China gets back to work
The Chinese economy is gradually recovering from the worst effects of COVID-19 and could be fully back to work by early May, according to analysis from Steven Sun at HSBC Qianhai Securities.
As uncertainty around the spread of the virus grew and a lockdown on personal movement took hold, workforce participation failed to recover from the usual Chinese New Year dip.
HSBC’s ‘work resumption barometer’, measured on a scale of 1 to 100 and based on a range of metrics including traffic congestion, air quality, coal consumption, and property sales, fell to a reading of just 20 on 8 February.
However, Chinese authorities have been easing restrictions on movement, and many factories and offices are approaching full capacity. By 25 March, HSBC’s analysis put the work resumption barometer at 65.
A full resumption depends on how effectively the national and local authorities control the risk of a secondary outbreak as people get back to normality. That means the rate of workforce return will differ.
Banks, the software sector and online entertainment are generally in good shape. The situation in primary industries such as infrastructure and industrial production is significantly better than in service sectors where the risk of human-to-human transmission is higher, like restaurants, transportation and tourism.
State-owned enterprises are doing much better than smaller businesses and private enterprises. Many companies are increasing their use of cloud office services.
The main problem now is demand. Having resumed activity, many businesses are facing a fall in appetite for their products, both domestically and overseas.
On 23 March, HSBC Economics Research lowered its year-on-year GDP growth forecast for China to -5.5 per cent in the first quarter, and 3 per cent in the second. China may also feel the force of further trade shocks as the virus spreads globally. HSBC analysts believe meaningful growth recovery is unlikely until the third quarter of the year.
For example, in the IT hardware supply chain, although disruption in production has been limited, many companies are preparing for a deceleration in shipment growth due to slowing demand and cancelled orders. Sectors dependent on exports or exposure to part of the international supply chain – such as garment and toy manufacturing, electric vehicle components and solar products – also face uncertainties as global disruption increases.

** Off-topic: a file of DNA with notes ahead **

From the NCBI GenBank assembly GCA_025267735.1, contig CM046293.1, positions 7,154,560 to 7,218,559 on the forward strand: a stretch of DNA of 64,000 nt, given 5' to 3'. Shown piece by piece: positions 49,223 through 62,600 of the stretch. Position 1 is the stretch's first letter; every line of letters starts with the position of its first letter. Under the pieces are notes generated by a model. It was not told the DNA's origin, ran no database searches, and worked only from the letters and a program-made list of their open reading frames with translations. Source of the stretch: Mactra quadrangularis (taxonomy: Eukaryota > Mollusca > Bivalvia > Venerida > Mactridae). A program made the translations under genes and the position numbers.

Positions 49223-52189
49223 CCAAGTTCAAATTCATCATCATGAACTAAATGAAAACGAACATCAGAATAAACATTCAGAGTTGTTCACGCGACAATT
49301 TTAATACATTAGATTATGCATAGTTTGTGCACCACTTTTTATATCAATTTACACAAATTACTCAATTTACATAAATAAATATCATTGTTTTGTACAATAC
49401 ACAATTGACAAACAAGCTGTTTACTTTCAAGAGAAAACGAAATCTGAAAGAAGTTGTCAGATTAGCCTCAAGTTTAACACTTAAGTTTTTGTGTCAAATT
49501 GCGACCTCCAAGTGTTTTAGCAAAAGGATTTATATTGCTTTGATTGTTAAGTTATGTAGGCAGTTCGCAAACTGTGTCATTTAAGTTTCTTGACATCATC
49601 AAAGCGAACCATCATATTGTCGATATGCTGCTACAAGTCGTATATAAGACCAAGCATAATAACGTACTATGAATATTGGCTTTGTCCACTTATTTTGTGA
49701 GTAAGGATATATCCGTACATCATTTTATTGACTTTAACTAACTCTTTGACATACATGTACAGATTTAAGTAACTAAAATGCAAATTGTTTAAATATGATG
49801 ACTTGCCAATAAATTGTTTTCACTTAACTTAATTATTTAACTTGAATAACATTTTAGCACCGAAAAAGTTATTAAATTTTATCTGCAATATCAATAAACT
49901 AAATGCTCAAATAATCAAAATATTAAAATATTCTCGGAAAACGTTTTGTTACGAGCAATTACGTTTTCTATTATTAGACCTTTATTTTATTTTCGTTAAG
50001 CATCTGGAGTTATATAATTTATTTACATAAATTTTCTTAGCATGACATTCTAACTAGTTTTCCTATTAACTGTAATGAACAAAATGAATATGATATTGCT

While China’s economic response to COVID-19 has been supportive, these approaching headwinds will provide further challenges. Further analysis from HSBC Global Research’s Qu Hongbin suggests that policymakers may have to get creative to shore up confidence, support businesses and lift up domestic demand.
For instance, local government bond issuance could be increased to aid infrastructure investment. Issuance already in the pipeline should lift infrastructure investment growth to 10 per cent year-on-year, but going to 15 per cent would produce a stronger economic rebound.
Beijing could also cut corporate taxes and fees permanently, and further boost bank lending, particularly to small and medium-sized enterprises who have been worst affected by the COVID-19 slowdown.
China’s monetary policy easing has so far been more muted and gradual than the action seen in other economies, but Beijing has the policy space to make bolder moves to help lift confidence as well as to help lower the cost of financing for businesses.
Mr Qu Hongbin suggests there may be a further lowering of the Loan Prime Rate, offered by commercial banks to prime clients, by 50 basis points (bp). The Medium Lending Facility could also drop by 20bp, and the deposit rate by 30bp, for the rest of 2020.
- Disclosure and disclaimer
The following analyst(s), economist(s), or strategist(s) who is(are) primarily responsible for this report, including any analyst(s) whose name(s) appear(s) as author of an individual section or sections of the report and any analyst(s) named as the covering analyst(s) of a subsidiary company in a sum-of-the-parts valuation certifies(y) that the opinion(s) on the subject security(ies) or issuer(s), any views or forecasts expressed in the section(s) of which such individual(s) is(are) named as author(s), and any other views or forecasts expressed herein, including any views expressed on the back page of the research report, accurately reflect their personal view(s) and that no part of their compensation was, is or will be directly or indirectly related to the specific recommendation(s) or views contained in this research report: Steven Sun and Qu Hongbin
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